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Spotlight on Teaching with Objects: Investigations into the Ancient Mediterranean

Hood Quarterly, spring 2012
Essi Rönkkö, Assistant Curator for Special Projects

This spring term the Hood Museum of Art is presenting a special teaching exhibition in Harrington Gallery featuring long-term loan objects from the Yale University Art Gallery. This installation, titled Investigations into the Ancient Mediterranean, is part of an innovative collection-sharing program created to highlight the importance of teaching with original works of art as part of the college curriculum. Funded by a generous grant from the Andrew W. Mellon Foundation, this program enabled Yale University Art Gallery to lend forty-seven ancient Mediterranean objects to the Hood for a two-year period beginning in December 2010. The materials range from Greek terracotta to Roman marbles and span a time period of three millennia, from the Neolithic period to late antiquity. Highlights include a magnificent Athenian red-figure column krater from the classical period and a Roman marble statuette of the Greek god Dionysos from the second to third century CE, as well as a striking mummy portrait of a youth from Roman Egypt from the second century CE.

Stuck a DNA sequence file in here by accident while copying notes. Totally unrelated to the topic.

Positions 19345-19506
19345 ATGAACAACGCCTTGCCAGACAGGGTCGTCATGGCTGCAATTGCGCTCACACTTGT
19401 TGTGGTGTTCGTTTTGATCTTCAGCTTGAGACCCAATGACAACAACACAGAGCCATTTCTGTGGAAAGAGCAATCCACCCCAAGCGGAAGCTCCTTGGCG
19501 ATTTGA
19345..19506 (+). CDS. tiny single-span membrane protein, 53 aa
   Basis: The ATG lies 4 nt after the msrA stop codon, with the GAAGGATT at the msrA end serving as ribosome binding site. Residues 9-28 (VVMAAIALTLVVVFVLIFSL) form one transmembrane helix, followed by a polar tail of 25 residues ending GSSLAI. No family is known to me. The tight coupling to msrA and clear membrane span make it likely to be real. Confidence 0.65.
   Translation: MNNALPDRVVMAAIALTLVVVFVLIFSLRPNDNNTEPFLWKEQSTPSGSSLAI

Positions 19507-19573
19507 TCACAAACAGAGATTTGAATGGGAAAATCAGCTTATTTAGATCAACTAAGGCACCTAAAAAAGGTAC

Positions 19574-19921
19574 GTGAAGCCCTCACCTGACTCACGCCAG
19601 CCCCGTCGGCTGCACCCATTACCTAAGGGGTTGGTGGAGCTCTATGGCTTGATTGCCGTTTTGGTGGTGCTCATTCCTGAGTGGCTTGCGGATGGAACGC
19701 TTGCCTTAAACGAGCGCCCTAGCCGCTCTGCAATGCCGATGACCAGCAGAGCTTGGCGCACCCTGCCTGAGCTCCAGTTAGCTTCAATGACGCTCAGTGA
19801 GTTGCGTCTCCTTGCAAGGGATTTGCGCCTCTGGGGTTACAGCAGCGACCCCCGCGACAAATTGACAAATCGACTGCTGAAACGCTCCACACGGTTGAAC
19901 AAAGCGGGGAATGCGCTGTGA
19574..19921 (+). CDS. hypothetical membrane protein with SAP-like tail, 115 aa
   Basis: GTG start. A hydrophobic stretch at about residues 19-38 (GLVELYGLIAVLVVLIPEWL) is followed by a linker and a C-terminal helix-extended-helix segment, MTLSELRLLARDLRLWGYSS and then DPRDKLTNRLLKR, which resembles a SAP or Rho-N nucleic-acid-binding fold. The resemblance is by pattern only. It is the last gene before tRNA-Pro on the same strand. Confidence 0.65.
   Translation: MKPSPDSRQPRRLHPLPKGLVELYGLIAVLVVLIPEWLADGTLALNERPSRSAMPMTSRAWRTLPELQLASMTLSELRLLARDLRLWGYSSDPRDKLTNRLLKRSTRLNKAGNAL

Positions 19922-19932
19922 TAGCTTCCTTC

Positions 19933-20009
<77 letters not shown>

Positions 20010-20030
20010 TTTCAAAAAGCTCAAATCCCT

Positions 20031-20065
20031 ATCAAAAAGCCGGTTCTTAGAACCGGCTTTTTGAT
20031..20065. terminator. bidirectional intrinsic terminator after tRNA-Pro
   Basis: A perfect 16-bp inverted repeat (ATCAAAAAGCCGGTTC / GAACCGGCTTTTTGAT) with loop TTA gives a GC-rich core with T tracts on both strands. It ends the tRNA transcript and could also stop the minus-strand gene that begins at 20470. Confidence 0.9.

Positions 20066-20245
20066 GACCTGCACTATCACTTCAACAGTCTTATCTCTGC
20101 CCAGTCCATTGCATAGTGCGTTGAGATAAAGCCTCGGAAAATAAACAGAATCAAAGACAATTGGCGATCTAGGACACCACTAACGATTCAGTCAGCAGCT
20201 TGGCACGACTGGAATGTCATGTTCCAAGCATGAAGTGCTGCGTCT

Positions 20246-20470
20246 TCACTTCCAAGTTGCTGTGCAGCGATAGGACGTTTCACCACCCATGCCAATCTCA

Over the course of this past year and a half, Dartmouth faculty and students from a range of disciplines including art history, classics, religion, and history have used both the Yale loans and works from the Hood collection to explore current discourses on such topics as gender systems, representation and identity, and center and periphery in the Roman Empire. By working closely with faculty and students to document these projects, the Hood wishes to highlight this major part of its daily activities as a teaching museum and make visible its work with undergraduate students, most of which happens “behind the scenes” in Bernstein Study-Storage Center. In addition to the exhibition, the project will entail a related website and a documentary film highlighting student and faculty research related to the loans. These projects will also be prominently featured in the installation.

The faculty and student work featured in the show will offer insights into the study of ancient cultures and introduce the various methodologies used by scholars in different fields who are interested in visual and material culture. The intention of the installation is to explore how the close observation of works of art can reveal connections to wider cultural, religious, political, and social themes in the ancient Mediterranean world.

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